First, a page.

Ardour 3 Tutorial

Reading time ~4 minutes

Panning helps to establish a Stereo Field, a relative space between the speakers in which to place your sounds and instruments.

Once you have established a good balance of levels on all the Tracks, you can begin to think about panning.

The Panning Interface

The Panning control in Ardour is located in the middle of the mixer strip.

A Mono Track will have a Mono Panner. It looks like this:


A Stereo Track will have a Stereo Panner, like this:


Mono Panner

The default Mono Panner distributes 1 input to 2 outputs. Its behaviour is controlled by a single parameter, the position. By default, the panner is centered. You can change the position by clicking and dragging directly on the Mono Panner. Right-click on the panner to access other options.

Stereo Panner

The default Stereo Panner distributes 2 inputs to 2 outputs. Its behaviour is controlled by two parameters, width and position. By default, the panner is centered at full width.

Click and drag either the Left or the Right button to change the width. For example, if you bring them closer together it will look like this:

stereo width 

With a narrower width, you can also drag the top handle to change the relative center position, like this:

stereo panner example

If we make the Left and Right buttons to overlap completely (that is, width is reduced to zero), the handles turn into a single signal indicator marked “M” (for mono):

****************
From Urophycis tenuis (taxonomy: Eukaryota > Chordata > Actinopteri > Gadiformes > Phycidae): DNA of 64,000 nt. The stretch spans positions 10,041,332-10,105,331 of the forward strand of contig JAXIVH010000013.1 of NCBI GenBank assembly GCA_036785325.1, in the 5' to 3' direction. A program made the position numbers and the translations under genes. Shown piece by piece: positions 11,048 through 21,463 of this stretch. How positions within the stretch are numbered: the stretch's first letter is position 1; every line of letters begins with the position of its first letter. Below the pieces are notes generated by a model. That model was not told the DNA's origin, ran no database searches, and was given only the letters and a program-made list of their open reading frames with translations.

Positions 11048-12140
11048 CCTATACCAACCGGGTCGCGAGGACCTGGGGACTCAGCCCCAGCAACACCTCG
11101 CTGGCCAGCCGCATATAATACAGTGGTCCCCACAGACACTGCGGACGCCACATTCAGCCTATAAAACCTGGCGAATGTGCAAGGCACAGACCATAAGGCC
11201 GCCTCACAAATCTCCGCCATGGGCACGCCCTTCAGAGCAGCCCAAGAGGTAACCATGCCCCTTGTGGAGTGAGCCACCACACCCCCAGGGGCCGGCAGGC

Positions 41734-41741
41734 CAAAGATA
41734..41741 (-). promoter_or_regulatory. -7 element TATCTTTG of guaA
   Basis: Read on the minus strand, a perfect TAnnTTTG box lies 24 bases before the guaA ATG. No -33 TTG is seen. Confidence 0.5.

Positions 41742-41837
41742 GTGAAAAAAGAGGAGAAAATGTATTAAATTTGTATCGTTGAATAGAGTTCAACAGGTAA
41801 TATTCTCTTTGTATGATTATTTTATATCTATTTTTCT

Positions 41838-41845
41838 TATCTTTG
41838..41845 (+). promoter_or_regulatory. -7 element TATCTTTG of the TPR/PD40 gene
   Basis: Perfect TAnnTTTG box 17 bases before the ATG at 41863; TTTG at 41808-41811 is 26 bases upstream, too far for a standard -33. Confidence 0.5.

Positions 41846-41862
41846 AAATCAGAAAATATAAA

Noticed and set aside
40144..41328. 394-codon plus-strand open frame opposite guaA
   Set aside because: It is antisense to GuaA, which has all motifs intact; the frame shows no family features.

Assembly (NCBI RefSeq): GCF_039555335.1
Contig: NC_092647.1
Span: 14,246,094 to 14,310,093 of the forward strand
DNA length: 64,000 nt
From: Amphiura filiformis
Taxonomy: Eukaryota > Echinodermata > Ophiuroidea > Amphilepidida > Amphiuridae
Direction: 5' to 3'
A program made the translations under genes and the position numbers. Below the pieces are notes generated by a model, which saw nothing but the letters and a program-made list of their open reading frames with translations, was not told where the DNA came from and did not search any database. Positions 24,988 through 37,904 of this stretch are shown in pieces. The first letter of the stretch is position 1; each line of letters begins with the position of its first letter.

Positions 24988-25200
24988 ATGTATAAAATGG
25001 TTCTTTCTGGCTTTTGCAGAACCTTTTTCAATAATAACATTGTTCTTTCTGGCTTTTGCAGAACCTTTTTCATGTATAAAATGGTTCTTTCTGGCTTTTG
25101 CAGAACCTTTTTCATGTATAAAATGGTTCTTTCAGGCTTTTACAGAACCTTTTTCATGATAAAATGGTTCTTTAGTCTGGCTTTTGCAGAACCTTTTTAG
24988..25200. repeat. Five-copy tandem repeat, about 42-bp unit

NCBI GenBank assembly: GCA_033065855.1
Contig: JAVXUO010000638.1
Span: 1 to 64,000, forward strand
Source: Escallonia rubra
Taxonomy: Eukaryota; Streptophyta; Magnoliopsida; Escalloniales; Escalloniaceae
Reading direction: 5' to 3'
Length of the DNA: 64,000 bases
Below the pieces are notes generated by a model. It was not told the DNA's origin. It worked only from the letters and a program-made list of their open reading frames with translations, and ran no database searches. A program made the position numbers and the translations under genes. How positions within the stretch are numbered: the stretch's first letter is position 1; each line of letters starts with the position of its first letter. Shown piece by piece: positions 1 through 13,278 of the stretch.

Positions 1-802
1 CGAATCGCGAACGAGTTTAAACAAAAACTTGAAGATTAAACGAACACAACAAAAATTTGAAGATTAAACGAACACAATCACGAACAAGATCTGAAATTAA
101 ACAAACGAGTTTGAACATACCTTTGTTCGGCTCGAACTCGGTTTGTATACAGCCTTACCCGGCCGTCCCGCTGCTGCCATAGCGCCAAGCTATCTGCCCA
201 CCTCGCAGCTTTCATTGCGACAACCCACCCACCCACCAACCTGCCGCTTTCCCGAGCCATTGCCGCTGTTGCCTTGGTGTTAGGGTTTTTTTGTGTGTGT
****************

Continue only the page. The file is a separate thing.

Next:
stereo mono example

Panning Tricks

A more extensive discussion of panning philosophy and techniques is beyond the scope of this tutorial, but here are some general rules of thumb:

  • Guitars tend to be Panned to the left and right.
  • Vocals and bass tend to placed in the center. You want to create a balance so that one side is not louder then the other.
  • Headphones may be helpful in determining how instruments should be panned, and whether the mix feels lopsided because one side is too loud.

Two other tools that are useful in creating a “spatial” or Stereo Field are Reverb and Delay. These effects can be used together with sends to create a drum send which would be further back in the mix with more Reverb, and a vocal send which might have a little more Delay but sound closer than the drums. Please see the chapter on Using Plugins and Using Sends for more information.

TIP: Always keep an eye on your Levels while Panning Tracks! Panning a Track to one channel increases the Level of that channel. This may change the balance of Levels you set up in the previous chapter, and in extreme cases can result in Clipping. When this happens, reduce the overall Levels of that Track and check again how it sits in the Mix.


By now, you should have a collection of Tracks which are both Mixed well and have an exciting Stereo Image. In the following chapters, we will learn about Using Plugins to enhance the sound of your Mix.


About This Tutorial

Published on December 30, 2014

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